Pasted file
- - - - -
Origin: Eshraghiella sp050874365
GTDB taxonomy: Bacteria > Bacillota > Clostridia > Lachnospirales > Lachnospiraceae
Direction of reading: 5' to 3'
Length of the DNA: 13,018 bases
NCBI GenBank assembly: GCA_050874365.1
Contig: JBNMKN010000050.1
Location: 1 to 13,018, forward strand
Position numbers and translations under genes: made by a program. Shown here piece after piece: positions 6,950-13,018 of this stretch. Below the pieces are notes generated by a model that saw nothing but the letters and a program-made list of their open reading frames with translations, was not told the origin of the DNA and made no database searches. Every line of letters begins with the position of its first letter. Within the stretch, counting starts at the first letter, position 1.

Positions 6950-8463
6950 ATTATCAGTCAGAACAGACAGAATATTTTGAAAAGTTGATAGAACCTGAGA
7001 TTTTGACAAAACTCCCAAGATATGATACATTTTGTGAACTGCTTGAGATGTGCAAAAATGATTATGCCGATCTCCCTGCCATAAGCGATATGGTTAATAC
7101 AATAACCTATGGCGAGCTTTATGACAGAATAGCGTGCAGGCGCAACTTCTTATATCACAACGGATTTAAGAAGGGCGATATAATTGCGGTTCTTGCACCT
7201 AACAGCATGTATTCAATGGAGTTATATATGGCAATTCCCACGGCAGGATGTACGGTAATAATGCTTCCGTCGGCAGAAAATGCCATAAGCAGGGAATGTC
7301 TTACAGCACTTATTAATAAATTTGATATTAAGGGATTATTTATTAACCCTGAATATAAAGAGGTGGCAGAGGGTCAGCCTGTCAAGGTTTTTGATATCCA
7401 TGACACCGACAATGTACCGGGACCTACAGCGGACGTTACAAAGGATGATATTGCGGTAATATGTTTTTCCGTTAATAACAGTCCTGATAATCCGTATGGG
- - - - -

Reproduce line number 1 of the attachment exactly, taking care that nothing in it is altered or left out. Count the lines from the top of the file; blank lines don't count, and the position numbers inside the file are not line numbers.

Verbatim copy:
Origin: Eshraghiella sp050874365